Following news that a federal appeals court has ruled the National Security Agency’s bulk collection of Americans’ phone records illegal, Director of National Intelligence James Clapper’s attorney is pushing back against allegations that he lied to the Senate Intelligence Committee in 2013 when he told Senator Ron Wyden (D-OR) that the NSA does not “wittingly” collect any type of data on millions of Americans. Clapper’s misleading testimony, which can be seen in the above-embedded YouTube video, came just before Edward Snowden leaked information about the NSA’s bulk collection of Americans’ cell phone records to the public.
According to The Hill, Office of the Director of National Intelligence attorney Robert Litt said at Friday’s meeting of the Advisory Committee on Transparency, “This was not an untruth or a falsehood. This was just a mistake on his part… We all make mistakes.”
Litt claimed that Clapper did not have adequate time to prepare for the question prior to the hearing and said, “We were notified the day before that Sen. Wyden was going to ask this question and the Director of National Intelligence did not get a chance to review it… He was hit unaware by the question. After this hearing I went to him and I said, ‘Gee, you were wrong on this.’ And it was perfectly clear that he had absolutely forgotten the existence of the 215 program.” Litt said that Clapper thought Wyden was talking about the NSA’s 702 program, in which records of Americans’ web activity are sometimes unknowingly swept up in digital dragnets aimed at spying on foreigners.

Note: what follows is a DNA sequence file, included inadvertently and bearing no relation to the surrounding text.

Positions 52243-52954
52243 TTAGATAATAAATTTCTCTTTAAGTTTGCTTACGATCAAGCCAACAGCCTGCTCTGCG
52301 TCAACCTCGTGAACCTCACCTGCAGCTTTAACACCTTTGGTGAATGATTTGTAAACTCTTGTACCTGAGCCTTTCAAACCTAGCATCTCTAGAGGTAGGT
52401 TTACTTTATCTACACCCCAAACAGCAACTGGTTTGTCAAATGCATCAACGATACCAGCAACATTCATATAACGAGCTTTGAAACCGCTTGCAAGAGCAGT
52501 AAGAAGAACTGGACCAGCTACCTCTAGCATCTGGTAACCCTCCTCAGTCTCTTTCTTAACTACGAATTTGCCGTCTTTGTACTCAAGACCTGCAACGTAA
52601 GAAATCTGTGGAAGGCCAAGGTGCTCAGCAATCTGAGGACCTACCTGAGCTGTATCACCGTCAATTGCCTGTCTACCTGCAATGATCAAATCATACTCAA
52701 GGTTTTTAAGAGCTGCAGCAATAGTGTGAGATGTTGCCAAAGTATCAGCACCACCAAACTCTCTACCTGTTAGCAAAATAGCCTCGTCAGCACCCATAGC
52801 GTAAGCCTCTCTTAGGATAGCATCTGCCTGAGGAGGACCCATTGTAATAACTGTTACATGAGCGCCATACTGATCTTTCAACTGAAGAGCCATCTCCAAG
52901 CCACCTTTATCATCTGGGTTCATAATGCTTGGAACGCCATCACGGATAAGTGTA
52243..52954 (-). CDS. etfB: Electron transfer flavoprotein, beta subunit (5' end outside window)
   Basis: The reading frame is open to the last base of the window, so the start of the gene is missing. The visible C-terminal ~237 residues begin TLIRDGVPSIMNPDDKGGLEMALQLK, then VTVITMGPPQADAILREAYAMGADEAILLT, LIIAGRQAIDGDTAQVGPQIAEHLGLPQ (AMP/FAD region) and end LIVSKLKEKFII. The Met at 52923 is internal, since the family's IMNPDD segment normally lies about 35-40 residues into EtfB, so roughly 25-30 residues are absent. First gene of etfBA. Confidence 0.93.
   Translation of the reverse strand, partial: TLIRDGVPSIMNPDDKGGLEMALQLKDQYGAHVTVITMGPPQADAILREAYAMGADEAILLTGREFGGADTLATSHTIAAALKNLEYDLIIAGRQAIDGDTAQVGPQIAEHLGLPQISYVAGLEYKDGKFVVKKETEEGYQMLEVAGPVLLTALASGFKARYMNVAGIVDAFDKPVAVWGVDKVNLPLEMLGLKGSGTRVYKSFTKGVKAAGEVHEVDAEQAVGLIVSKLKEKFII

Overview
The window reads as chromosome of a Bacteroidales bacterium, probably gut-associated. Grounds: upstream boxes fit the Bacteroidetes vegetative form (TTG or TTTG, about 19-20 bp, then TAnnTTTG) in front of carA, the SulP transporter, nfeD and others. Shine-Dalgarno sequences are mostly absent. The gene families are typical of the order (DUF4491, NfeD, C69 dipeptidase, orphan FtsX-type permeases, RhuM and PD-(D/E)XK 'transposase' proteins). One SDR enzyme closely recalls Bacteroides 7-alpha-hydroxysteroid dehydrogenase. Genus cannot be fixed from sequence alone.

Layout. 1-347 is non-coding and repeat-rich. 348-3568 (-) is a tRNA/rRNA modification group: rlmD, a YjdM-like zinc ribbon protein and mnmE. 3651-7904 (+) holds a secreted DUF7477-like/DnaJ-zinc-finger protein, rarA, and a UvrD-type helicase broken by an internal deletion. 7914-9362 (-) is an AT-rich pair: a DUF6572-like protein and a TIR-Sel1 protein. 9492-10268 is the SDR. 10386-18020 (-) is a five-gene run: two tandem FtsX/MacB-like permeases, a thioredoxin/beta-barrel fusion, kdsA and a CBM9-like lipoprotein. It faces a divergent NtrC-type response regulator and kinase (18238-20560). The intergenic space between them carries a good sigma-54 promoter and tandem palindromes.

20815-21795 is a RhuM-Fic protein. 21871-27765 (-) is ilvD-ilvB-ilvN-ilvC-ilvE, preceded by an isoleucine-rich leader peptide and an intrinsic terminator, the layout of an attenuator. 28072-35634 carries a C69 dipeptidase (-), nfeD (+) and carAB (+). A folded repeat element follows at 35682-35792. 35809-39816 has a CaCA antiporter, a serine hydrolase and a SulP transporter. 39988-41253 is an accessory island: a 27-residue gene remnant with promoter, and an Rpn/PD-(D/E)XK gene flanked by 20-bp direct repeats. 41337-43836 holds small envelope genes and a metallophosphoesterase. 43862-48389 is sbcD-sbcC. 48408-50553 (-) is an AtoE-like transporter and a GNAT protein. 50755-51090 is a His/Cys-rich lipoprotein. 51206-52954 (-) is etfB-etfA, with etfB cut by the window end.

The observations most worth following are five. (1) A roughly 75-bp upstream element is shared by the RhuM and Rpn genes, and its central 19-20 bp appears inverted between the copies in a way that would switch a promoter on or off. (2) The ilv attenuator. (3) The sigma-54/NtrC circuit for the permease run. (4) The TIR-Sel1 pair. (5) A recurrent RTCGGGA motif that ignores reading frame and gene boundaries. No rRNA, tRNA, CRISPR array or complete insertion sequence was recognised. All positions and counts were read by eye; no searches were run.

Litt said that he made a mistake by not sending a letter to the Senate committee clarifying the error, considering the fact that he claims to have told Clapper after the hearing that the statement denying the 215 program’s bulk collection of Americans’ metadata was wrong.
Senator Rand Paul (R-KY) has previously stated that Clapper should be fired and criminally charged for lying to the Senate and said to CNN, according to The Hill, “I find really that Clapper is lying to Congress is probably more injurious to our intelligence capabilities than anything Snowden did because Clapper has damaged the credibility of the entire intelligence apparatus, and I’m not sure what to believe anymore when they come to Congress.” Paul continued, “And I really think that in order to restore confidence in our intelligence community, I think James Clapper should resign.”